China has set its sights on influencing the burgeoning metaverse, a technological realm that promises vast virtual worlds, and its recent proposals exhibit striking parallels to the country’s much-debated social credit systems.
Drafted by China Mobile, the state-owned telecoms operator, the proposals spotlight establishing a “Digital Identity System” tailored for all metaverse users. The intention is that this ID should encapsulate both “natural characteristics” and “social characteristics.” Such characteristics would span an array of personal data points, from one’s occupation to “identifiable signs”. A particularly stark recommendation within the proposals is that this compiled information should be “permanently” stored. Furthermore, it should be accessible to law enforcement agencies, ensuring “the order and safety of the virtual world.” The proposals were first reviewed and reported by Politico.
“Spreading Rumours and Creating Chaos”
To paint a clearer picture, the proposals put forth an illustrative scenario. Enter “Tom”, a hypothetical metaverse user who disrupts the virtual peace. Tom “spreads rumors and makes chaos in the metaverse”. With the proposed digital identity system in place, authorities would have the capability to pinpoint and subsequently penalize Tom swiftly.
These discussions aren’t confined within China’s borders. In fact, they form a segment of broader dialogues between global tech specialists and officials affiliated with the International Telecommunication Union (ITU). This body, an arm of the United Nations, shoulders the responsibility of formulating global regulations that dictate the trajectory of technological evolution.
Chinese public and private stakeholders have aimed to establish global benchmarks for emerging technologies at the ITU. Western officials have expressed concerns about this approach, noting China’s intent to advocate for a more government-regulated model of the internet and telecommunications.
China’s Metaverse Plans
In a recent discourse in June, Wu Zhong-ze, previously holding the title of Deputy Minister of China’s Ministry of Science and Technology, highlighted the pivotal role the metaverse could play across varied sectors. His remarks show the growing significance of the metaverse and, by extension, other Web3 technologies.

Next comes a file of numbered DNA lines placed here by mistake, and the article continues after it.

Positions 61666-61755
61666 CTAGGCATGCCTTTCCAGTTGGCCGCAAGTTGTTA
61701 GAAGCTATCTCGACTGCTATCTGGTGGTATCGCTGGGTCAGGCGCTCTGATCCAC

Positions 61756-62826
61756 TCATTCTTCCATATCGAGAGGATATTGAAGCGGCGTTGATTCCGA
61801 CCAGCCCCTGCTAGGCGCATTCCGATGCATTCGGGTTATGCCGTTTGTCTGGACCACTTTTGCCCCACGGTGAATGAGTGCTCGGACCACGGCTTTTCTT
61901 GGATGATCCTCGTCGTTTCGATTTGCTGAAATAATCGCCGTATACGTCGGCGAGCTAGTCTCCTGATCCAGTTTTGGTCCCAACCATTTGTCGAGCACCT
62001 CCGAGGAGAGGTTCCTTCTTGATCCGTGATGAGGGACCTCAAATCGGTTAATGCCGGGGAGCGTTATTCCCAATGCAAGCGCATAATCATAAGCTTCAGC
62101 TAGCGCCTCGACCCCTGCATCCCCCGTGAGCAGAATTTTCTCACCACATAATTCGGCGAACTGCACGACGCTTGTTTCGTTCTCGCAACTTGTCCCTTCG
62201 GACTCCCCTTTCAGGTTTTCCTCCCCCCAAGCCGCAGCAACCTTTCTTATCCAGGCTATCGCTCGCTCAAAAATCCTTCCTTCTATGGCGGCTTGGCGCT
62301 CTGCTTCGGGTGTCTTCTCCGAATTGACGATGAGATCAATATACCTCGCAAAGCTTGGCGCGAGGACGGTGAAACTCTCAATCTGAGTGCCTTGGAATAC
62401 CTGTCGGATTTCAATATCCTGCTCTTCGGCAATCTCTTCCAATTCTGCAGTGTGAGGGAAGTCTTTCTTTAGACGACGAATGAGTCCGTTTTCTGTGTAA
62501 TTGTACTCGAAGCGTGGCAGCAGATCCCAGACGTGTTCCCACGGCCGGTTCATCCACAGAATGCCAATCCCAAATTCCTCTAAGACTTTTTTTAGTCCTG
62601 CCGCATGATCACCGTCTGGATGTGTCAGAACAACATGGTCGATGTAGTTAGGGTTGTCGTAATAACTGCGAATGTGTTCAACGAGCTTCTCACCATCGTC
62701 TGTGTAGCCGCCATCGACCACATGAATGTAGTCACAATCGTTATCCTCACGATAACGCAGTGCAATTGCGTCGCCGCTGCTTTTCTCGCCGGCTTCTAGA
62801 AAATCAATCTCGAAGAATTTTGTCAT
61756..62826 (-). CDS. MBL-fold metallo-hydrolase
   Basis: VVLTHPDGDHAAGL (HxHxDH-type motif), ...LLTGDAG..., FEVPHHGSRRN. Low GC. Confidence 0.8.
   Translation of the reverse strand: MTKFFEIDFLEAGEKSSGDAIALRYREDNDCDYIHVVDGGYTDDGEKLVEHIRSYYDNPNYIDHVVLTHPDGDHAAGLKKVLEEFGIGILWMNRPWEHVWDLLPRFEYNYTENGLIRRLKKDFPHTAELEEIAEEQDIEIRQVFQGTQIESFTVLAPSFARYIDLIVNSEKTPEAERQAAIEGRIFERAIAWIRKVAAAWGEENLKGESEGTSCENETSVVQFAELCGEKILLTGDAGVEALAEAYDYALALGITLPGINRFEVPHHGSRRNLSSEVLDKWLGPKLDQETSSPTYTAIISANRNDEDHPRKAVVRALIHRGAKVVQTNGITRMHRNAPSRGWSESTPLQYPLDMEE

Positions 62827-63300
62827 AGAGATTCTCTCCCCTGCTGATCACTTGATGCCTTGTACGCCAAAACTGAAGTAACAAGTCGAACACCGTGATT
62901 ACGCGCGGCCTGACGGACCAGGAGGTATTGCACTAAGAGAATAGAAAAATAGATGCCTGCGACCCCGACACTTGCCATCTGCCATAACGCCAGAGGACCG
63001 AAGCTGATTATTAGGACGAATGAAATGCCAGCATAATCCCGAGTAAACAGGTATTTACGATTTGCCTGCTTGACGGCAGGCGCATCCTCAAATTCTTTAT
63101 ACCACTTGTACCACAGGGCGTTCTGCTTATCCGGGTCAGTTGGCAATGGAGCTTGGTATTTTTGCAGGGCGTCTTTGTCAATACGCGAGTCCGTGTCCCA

This recognition comes even as China enforces stringent regulations around cryptocurrencies and NFTs. However, the nation doesn’t ignore the potential Web3 technologies harbor, especially their capability to fuel its digital economy’s growth.
Integration of Metaverse in Key Sectors
Central to Wu Zhong-ze’s message is the importance of connecting the metaverse into crucial economic sectors: education, commerce, healthcare, and entertainment. He envisions a future where harnessing the metaverse could usher in transformative advantages, paving the way for unprecedented opportunities within these industries.
China is more than just content with passive exploration. As the metaverse landscape witnesses exponential growth, Wu Zhong-ze stressed the imperative nature of setting forth industry benchmarks. These standards are not mere guidelines; they’re envisioned as the bedrock ensuring the metaverse ecosystem’s growth, stability, and ethical progression. Through the distinction of clear parameters, China aims to carve out a metaverse arena that simultaneously nurtures innovation, promotes collaborative ventures, and mandates regulatory adherence.
China’s endeavors to sculpt the metaverse’s future are clear. With a dual focus on regulation and innovation, the nation seeks to be at the forefront of this digital frontier. However, by intertwining technological advancements with stringent monitoring, the nation treads a thin line between innovation and restrictions on its users. The global community watches intently, wary of the implications of such oversight in China’s metaverse blueprint.